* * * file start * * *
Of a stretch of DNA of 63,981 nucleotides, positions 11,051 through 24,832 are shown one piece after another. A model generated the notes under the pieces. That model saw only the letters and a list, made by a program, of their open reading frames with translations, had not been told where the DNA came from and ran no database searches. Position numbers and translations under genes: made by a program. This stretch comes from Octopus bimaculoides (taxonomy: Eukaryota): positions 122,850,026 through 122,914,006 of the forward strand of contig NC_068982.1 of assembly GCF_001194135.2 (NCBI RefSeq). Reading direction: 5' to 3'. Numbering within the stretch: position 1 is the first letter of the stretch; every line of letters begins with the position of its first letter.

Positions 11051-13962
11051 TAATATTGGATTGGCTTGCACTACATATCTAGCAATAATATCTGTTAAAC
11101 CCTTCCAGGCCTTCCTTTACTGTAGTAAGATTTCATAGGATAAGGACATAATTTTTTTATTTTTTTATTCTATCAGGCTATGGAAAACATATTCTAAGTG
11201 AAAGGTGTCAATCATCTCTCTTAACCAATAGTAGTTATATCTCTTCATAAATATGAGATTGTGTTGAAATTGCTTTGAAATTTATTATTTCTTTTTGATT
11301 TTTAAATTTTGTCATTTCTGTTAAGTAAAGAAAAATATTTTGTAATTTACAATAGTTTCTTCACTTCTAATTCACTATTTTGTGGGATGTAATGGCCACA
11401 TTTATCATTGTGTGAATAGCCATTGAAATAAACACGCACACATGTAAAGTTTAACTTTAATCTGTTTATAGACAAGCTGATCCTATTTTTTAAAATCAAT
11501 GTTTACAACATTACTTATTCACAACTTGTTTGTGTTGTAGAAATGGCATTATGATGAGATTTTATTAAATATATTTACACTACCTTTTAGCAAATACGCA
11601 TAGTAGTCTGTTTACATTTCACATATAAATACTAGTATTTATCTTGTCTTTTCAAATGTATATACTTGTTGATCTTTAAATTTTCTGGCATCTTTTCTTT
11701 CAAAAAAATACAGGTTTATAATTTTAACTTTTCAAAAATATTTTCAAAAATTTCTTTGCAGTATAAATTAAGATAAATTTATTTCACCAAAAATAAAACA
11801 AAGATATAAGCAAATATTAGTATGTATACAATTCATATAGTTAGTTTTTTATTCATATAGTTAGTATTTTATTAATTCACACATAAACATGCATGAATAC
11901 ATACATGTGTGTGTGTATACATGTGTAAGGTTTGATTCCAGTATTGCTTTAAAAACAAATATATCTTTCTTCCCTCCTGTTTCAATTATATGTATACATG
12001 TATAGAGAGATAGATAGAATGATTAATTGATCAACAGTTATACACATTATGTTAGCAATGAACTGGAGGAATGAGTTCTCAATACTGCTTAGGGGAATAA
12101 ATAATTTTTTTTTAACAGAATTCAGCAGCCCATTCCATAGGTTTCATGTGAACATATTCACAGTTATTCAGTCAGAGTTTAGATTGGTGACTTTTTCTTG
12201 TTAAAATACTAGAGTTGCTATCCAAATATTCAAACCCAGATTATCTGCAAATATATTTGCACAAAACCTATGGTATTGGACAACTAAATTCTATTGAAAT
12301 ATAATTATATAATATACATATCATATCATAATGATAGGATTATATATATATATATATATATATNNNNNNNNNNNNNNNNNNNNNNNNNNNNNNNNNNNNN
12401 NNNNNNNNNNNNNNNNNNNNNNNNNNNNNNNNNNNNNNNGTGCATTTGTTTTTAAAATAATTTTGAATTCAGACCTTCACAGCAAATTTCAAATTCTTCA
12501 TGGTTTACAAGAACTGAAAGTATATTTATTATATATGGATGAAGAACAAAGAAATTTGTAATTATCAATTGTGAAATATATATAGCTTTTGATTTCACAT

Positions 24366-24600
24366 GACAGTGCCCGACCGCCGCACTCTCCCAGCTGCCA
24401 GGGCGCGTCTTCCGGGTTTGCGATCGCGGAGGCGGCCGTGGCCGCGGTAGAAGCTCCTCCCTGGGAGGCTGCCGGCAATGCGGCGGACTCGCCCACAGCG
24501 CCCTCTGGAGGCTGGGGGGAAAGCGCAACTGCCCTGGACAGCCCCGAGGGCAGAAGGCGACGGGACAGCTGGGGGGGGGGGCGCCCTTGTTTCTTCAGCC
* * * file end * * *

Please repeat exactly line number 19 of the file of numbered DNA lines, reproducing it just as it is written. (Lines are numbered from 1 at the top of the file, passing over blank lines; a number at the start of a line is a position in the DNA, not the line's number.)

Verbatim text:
Positions 24366-24600